What if, instead of filling up landfills, plastic waste could safely become part of our soil?
Plastics, which are used to package a ton of products people purchase every day, can take centuries to break down, which is why some companies are now offering compostable plastic as a solution that appears to be more environmentally friendly.
But as companies work to reduce their impact by offering packaging labeled as “compostable plastic,” one study is demonstrating how such products can be ineffective in everyday environments and why this kind of plastic often doesn’t decompose.
In most homes, according to a study published in Frontiers in Sustainability, only 34% of the “compostable plastic” items that participants composted actually disintegrated.
The rest didn’t really work out: Around 9% of the plastic showed no change, 15% only showed signs of discoloration, and 42% broke into smaller pieces — but not to the extent it could be used in soil without causing pollution.
What is compostable or biodegradable plastic?
Consumers may see “compostable” or “biodegradable” plastic labels on products they purchase.
Compostable plastic is meant to break down in home compost bins to the point it can safely be used in vegetable or flower gardens.
In an ideal world, compostable and biodegradable labels would also provide clear instructions for the best way to dispose of such plastics or turn them into useful compost.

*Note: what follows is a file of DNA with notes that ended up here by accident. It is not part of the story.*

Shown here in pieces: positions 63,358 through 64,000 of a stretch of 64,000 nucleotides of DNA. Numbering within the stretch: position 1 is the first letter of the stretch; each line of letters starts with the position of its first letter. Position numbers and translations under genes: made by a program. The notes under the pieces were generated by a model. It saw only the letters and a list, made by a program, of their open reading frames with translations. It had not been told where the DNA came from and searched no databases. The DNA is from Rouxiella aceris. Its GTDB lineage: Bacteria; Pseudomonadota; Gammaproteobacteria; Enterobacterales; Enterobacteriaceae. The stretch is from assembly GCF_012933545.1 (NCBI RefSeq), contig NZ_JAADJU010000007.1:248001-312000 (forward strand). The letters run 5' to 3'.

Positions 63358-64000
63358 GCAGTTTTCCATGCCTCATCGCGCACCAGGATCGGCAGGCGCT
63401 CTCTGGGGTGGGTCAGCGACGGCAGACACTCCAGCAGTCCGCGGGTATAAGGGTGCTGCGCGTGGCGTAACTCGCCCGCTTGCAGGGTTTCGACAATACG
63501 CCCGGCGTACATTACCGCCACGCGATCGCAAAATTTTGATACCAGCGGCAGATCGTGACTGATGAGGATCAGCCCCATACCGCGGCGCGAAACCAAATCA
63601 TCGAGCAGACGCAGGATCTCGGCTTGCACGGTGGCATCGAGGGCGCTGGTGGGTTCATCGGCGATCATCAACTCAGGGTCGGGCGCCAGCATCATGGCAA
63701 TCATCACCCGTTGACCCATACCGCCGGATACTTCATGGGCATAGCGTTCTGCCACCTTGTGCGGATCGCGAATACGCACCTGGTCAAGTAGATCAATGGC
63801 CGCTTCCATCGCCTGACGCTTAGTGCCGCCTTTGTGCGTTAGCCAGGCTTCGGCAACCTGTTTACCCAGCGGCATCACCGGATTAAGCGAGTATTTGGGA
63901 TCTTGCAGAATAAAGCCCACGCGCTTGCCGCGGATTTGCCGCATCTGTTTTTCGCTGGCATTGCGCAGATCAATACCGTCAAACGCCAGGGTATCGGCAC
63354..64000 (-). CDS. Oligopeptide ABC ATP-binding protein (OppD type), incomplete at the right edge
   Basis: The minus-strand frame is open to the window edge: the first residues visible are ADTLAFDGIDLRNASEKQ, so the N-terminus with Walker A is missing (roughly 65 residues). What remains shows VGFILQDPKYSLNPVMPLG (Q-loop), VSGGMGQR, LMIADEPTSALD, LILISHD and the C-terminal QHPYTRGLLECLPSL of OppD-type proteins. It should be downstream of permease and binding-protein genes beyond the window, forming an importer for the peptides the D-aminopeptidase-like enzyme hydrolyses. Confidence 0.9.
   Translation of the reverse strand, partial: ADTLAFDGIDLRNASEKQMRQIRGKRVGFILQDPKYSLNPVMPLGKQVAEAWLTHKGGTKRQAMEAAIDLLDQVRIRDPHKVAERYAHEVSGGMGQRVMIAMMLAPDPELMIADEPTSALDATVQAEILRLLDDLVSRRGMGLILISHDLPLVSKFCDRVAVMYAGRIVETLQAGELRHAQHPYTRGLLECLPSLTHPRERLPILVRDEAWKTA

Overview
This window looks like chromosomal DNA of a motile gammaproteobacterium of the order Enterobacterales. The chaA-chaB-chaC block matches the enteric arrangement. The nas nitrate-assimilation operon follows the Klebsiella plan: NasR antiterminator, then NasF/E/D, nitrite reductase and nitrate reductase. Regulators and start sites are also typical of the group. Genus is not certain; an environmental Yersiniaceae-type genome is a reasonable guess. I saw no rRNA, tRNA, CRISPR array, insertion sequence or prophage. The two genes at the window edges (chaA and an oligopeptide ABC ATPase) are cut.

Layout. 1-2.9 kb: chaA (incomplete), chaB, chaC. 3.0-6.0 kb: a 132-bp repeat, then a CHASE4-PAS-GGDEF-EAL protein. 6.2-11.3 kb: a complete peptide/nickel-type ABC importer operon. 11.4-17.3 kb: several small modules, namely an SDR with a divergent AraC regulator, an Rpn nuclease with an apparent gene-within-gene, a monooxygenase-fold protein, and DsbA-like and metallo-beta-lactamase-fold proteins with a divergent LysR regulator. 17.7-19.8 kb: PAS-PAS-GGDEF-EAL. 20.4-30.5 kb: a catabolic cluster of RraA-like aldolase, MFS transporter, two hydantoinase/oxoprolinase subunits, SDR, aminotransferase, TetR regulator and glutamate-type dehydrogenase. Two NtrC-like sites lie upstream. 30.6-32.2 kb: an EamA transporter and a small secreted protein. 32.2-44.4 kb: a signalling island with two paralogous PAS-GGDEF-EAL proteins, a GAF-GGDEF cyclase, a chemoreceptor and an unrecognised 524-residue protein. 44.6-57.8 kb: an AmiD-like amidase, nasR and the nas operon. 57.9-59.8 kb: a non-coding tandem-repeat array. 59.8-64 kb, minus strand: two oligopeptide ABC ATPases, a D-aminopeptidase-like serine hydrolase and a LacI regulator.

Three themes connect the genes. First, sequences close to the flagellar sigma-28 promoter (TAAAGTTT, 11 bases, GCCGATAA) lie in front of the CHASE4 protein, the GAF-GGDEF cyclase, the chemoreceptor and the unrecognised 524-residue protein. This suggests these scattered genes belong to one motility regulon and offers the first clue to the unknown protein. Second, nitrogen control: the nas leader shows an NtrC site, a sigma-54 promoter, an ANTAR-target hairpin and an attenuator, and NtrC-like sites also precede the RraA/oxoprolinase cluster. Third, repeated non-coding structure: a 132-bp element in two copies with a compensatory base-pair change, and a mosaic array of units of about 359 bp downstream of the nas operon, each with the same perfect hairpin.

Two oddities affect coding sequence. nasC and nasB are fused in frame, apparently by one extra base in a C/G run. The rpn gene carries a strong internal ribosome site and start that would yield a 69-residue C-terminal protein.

Why is compostable plastic important?
Outside of the more well-known concerns about plastic piling up in landfills and floating around in the ocean, plastic also contributes to growing concerns about microplastic pollution, which damages soil and organisms in soil.
It’s seemingly everywhere and has been discovered as far as Antarctic snow and as close as the blood that flows through human veins.
How compostable plastics can help reduce pollution
Plastic packaging that composts or biodegrades at home could help minimize the impact of items people purchase every day, as long as these products provide clear instructions that consumers can easily follow and the technology continues to improve.
Because about 90% of plastic isn’t recycled at all, packaging that can break down into compost soil at home could offer a way for people to take matters into their own hands (and gardens).
Why compostable plastics didn’t work so well in the study
Researchers rounded up 1,648 citizen scientists to track how well their compostable products broke down. Some of the participants composted items for three months and some for over a year.
The idea was to show how it works in “real life” instead of in a lab, with people composting the way they normally would.
Clearer instructions for the general public can offer a step in the right direction — and so could better processes for making and certifying compostable plastics, according to study author Danielle Purkiss.
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